"The reception has been warm; people come out and express their appreciation for what we have done," Mr Tan said on Sunday, the halfway mark of the nine-day campaign period.
Mr Goh, 74, is fighting his 10th elections. On the campaign trail, it is clear he is highly popular with young and old alike. Many want to shake hands and snap a selfie with him. Some residents of his Marine Parade division are pleased that he is staying on.
Housewife Salbiah Haron, 67, who has lived there for 40 years, said: "I've supported Goh Chok Tong always and I'll continue because he has always done a good job. He has built a good community here."
Book publisher Tan Wu Cheng, 76, a resident for nearly 40 years, said: "He comes here very often for teh tarik sessions and other activities to mingle. I find him very warm in his interactions with us."
'SON OF JOO CHIAT'
The WP team acknowledges it is a tough contest. Team leader Yee Jenn Jong said: "Sometimes you're up against giants. I signed up for this knowing who the likely opponents are." The 50-year-old's team has lawyer Terence Tan, chocolate factory owner Firuz Khan, corporate lawyer He Ting Ru and wealth manager Dylan Ng.
In 2011, Mr Yee lost to the PAP's Mr Charles Chong by just 388 votes in Joo Chiat SMC, now absorbed into Marine Parade GRC. As soon as he learnt it was no longer an SMC, he decided to move too, and asked his party bosses for "a very passionate team, one with commitment". Of the five WP candidates, Mr Yee, Mr Tan and Mr Firuz live in the GRC and are familiar with it.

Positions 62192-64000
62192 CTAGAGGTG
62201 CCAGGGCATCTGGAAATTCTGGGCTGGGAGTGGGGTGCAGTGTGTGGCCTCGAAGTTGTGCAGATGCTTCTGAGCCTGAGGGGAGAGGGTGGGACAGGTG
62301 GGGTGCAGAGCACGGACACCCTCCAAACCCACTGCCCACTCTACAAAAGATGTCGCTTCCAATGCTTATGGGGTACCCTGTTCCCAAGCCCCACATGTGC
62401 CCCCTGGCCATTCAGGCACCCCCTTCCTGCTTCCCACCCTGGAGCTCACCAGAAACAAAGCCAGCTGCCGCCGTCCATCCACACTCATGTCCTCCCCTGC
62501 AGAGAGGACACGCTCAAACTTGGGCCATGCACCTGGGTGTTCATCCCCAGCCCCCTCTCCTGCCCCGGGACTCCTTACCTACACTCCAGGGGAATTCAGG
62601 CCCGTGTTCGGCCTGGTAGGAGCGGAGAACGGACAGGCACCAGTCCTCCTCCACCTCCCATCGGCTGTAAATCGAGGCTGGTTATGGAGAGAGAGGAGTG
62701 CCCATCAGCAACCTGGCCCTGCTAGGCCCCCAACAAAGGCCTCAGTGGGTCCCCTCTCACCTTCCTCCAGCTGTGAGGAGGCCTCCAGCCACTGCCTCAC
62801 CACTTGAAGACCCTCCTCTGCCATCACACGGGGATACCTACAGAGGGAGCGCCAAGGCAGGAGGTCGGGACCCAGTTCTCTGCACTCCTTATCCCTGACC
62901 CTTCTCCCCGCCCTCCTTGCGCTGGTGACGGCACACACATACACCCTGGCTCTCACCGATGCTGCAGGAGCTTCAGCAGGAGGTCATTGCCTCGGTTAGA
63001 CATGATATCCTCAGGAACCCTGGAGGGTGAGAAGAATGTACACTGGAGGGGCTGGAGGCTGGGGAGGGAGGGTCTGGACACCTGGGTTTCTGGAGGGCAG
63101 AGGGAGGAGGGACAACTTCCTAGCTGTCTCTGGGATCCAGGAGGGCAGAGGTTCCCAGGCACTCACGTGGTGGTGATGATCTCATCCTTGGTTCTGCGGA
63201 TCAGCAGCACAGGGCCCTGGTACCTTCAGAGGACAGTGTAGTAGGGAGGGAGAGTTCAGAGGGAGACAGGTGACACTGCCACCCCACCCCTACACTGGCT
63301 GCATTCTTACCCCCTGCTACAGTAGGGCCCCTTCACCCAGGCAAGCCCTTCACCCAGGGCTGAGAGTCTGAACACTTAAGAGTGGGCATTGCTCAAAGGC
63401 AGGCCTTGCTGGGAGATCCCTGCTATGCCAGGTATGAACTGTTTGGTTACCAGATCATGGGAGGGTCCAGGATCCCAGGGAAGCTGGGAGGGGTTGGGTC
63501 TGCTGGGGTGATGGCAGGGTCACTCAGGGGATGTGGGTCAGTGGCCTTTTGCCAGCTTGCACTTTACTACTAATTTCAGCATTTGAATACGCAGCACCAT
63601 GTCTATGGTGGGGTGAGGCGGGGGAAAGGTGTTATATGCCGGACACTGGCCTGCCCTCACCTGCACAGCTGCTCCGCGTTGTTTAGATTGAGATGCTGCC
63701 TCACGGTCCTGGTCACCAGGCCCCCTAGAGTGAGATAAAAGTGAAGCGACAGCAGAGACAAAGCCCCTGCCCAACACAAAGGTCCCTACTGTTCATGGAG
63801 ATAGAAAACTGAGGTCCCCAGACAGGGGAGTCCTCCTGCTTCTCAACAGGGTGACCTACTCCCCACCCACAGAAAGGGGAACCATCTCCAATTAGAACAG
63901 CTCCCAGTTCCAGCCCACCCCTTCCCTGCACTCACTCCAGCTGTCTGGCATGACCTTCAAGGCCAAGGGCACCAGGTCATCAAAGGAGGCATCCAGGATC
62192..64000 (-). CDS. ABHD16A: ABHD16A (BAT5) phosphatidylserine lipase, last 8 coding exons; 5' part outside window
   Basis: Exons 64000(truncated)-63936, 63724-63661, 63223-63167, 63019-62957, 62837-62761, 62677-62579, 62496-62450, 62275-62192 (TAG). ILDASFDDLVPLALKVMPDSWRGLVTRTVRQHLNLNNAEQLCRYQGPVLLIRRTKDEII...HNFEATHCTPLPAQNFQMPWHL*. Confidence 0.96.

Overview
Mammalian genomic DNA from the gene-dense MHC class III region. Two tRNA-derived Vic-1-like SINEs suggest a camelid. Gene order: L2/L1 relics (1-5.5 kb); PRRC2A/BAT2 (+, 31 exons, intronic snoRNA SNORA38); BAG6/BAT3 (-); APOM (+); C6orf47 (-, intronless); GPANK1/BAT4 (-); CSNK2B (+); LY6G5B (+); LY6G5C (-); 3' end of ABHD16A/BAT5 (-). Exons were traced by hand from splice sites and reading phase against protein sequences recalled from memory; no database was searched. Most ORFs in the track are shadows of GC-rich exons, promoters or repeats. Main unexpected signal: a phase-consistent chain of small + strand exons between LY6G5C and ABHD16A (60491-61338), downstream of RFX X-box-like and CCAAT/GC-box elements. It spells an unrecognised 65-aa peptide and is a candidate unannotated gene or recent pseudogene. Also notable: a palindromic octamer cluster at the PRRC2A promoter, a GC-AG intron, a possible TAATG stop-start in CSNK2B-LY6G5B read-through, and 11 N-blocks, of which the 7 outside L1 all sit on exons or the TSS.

Known as "son of Joo Chiat", Mr Yee got to be on first-name terms with several residents in Opera Estate and Siglap, and many would invite him to street parties and other functions. The Joo Chiat ward has more than 22,000 voters who all live in houses and condominiums. Some feel that as private estate dwellers, they have been neglected by grassroots leaders and left out of government social help schemes.
Lawyer Shamin Dhilawala, 50, a resident of 20 years, said: "There is a tendency to leave estates like ours alone... but Jenn Jong made a difference. He understands and listens to us and has tried to help us."
Mr Tan Kee Guan, 53, a regional controller in a finance company who has lived in the Siglap area for 15 years, said it will be harder to decide his vote now that Joo Chiat is in Marine Parade GRC.
Describing his dilemma, he said: "I am not voting for only one person but a team that includes a minister... The question is whether we have people who can make laws or whether we want to give a chance to those who tell us they are willing to speak up."